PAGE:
Common Core Standards for Learning Supports: Looking for Feedback from All Concerned about Equity of Opportunity
Post written by Howard Adelman, PhD, and Linda Taylor, PhD, codirectors of the University of California, Los Angeles (UCLA) School Mental Health Project/Center for Mental Health in Schools. This post was originally featured on the James B. Hunt Jr. Institute blog, The Intersection.
When policymakers introduce another initiative for education reform, the press to implement the new initiative often draws attention away from other essential facets involved in improving and transforming schools. Currently, this is happening with the Common Core State Standards movement.
Efforts to revamp schools cannot afford to marginalize any primary and essential facet of what must take place at schools every day. As those who have followed the work of the Center for Mental Health in Schools know, we are moving efforts to improve schools from a two- to a three-component framework (PDF).
The prevailing two-component framework mainly stresses (1) instruction (including curriculum and teaching) and (2) governance and management; the third primary and essential component clarifies the need for a direct focus on (3) addressing barriers to learning and teaching and re-engaging disconnected students. Our policy analyses have documented that this third facet of education transformation is fully marginalized in school improvement policy and planning.
The current movement for Common Core State Standards can either further marginalize efforts to address barriers to learning and teaching or can be the venue for fully integrating a unified and comprehensive system of learning supports into schools.
To this end, we have established an initiative for Common Core Standards for Learning Supports. Input from professionals across the country has helped generate a proposed set of Common Core State Standards for Learning Supports (PDF). The aim is to address the many factors interfering with so many students having an equal opportunity to succeed at school and beyond. Such a component coalesces and systematizes what is common in all student and learning supports and provides a base on which the needs of specific student subgroups, the contributions of various professional specialties and specific programs, and the unique considerations of localities can be built.
In this respect, it is noteworthy that the Common Core State Standards include a brief "application to students with disabilities." Development of a unified and comprehensive learning supports component at every school is needed to ensure equity of opportunity for the many others who, at some time or another, bring problems with them that affect their learning and often interfere with the teacher's efforts to teach. This is particularly so in geographic areas where a large proportion of students experience the restricted opportunities associated with poverty and low income, difficult and diverse family circumstances, high rates of mobility, lack of English language skills, violent neighborhoods, problems related to substance abuse, inadequate health care, and lack of enrichment opportunities. Moreover, problems are exacerbated as youngsters internalize the frustrations of confronting barriers and the debilitating effects of performing poorly at school. In some locales, the reality often is that over 50 percent of students are not succeeding. And, in most schools in these locales, teachers are poorly supported in addressing the problems in a potent manner.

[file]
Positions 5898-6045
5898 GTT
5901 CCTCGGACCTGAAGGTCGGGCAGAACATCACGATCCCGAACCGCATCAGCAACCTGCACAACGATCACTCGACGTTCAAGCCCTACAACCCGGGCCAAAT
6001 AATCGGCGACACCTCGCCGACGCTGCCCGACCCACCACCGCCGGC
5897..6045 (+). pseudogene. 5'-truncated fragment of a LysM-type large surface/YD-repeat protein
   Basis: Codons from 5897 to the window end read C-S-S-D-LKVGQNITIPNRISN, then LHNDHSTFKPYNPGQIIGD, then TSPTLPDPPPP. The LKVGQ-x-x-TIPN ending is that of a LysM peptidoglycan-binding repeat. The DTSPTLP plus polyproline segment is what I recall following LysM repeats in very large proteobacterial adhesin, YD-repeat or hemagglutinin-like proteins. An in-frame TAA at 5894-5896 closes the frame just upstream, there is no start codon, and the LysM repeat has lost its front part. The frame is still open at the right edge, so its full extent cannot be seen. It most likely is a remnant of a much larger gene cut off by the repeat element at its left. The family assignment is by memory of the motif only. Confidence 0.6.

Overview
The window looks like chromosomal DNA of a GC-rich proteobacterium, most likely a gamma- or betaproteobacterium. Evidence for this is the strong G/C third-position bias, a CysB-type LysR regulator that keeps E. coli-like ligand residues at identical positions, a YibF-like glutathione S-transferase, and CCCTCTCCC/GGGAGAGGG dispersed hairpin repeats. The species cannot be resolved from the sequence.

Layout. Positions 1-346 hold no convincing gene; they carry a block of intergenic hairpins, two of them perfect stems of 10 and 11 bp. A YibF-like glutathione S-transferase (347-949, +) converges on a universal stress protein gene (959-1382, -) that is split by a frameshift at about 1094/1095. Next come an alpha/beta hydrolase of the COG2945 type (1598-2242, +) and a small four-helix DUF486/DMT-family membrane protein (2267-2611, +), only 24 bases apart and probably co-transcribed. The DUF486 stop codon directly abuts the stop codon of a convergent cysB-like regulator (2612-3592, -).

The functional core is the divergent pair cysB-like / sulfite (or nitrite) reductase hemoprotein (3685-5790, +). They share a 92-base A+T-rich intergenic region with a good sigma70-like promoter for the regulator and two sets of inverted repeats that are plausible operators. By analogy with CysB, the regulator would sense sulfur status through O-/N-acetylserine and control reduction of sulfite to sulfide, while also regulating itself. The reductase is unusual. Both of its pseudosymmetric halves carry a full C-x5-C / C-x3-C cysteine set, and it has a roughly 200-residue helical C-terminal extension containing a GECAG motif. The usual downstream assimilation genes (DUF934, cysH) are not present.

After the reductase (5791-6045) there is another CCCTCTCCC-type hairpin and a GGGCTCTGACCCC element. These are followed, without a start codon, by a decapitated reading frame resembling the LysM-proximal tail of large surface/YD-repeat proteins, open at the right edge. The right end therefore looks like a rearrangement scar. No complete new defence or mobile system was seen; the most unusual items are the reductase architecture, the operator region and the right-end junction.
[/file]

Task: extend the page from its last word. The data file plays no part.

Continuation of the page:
Timing for all this is critical. Widespread endorsement of Common Core Standards for Learning Supports may offer the best chance to influence reauthorization of the Elementary and Secondary Education Act (commonly referred to as ESEA or the No Child Left Behind Act) in ways that are needed to transform schools so that many more students can experience equity of opportunity for success at school. Our objectives with respect to ESEA are to (1) generate a policy shift to a three-component framework for transforming schools, (2) unify current fragmented student and learning supports into a comprehensive system of learning supports, (3) rework operational infrastructure at all levels of school agency to support development of the system, and (4) ensure support for the essential systemic changes and for sustainability.
We invite all who are concerned about equity of opportunity to join us in ensuring that schools are supported in developing a unified and comprehensive system to address barriers to learning and teaching and re-engage disconnected students.
At this time, we are seeking further refinements and indications of endorsement. Please leave a comment below—we'd love to hear from you!
Howard S. Adelman, PhD, is a professor of psychology and he and Linda Taylor, PhD, are co-directors of the School Mental Health Project and its national Center for Mental Health in Schools at UCLA. The two have worked together for more than 30 years with a constant focus on improving how schools and communities address a wide range of psychosocial and educational problems experienced by children and adolescents.